such odd things happen (also a little explanation why all that happens would be

Matt Zimmerman replied saying:

    This might be reasonable if the kernel packages already used debconf in
    preinst, but that would be far too big a change to introduce in a security
    update. We have had some breakage forced upon us by the nature of the bug,
    but we should try to keep it to a minimum.

    This would be great to have implemented in linux-meta in Hoary, though.

Of course, somebody will need to work on this. Perhaps a good job for folks not
yet actively involved in the project.


4. GNOME Panel Structure in Hoary
2004/12/04Â -Â 2004/12/07 (35 posts) Subject: "Proposed panel menu structure for
People: Jeff Waugh

Jeff Waugh sent a message describing, in depth, a series of changes that he
wanted to make to the GNOME menu structure in particular saying:

    The panel menu structure changes you see in warty were made late in the
    release process, so we didn't have much time to spend designing it for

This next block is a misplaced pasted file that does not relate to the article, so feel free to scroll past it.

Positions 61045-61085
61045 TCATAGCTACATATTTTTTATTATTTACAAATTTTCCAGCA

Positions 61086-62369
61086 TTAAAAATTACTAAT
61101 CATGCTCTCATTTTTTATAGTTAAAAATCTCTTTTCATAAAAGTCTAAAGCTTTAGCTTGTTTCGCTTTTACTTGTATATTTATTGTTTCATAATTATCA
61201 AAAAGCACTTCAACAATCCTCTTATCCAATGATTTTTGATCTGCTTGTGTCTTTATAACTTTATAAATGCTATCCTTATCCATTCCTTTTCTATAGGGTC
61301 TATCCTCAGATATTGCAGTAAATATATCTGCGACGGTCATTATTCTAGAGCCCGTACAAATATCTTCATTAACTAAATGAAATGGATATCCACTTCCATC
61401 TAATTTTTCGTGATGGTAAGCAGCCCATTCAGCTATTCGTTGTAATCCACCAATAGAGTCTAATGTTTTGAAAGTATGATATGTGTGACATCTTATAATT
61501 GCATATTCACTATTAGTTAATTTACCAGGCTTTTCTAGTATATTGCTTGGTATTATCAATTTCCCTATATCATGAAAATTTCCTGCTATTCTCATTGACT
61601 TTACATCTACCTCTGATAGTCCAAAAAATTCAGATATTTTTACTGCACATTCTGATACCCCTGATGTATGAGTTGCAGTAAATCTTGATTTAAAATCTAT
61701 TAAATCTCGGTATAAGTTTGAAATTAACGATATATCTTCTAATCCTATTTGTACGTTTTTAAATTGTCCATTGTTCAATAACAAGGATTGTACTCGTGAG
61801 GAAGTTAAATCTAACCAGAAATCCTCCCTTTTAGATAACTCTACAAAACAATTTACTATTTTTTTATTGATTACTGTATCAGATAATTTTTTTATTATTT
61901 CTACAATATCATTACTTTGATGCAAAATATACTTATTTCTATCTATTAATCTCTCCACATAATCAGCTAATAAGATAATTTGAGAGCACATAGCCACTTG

acceptance upstream, or optimal GNOME integration. What follows is a design
    that I hope will be acceptable upstream with minor modifications, and solve
    the challenges we've set for ourselves in Ubuntu. It was mostly fleshed out
    at the Oxford conference, so there's nothing particularly new here.

    It's important to keep in mind that these changes are "long term temporary"
    in nature. That is, in the not too distant future, all of this stuff will
    change significantly upstream, so our goal here is to make sure what we do
    in the meantime is good, not perfect. :-)

    The first major change in this proposal is the "Places" menu, which
    replaces the top chunk of warty's Computer menu. Here we give users fast,
    top-level access to their most commonly used folders, and attached storage

    Next we have a dynamic list of the attached storage devices, as listed in
    the Disks (aka computer:///) window. When you insert a USB stick or CD, you
    will see them listed here. The 'Network' item stays the same (it opens the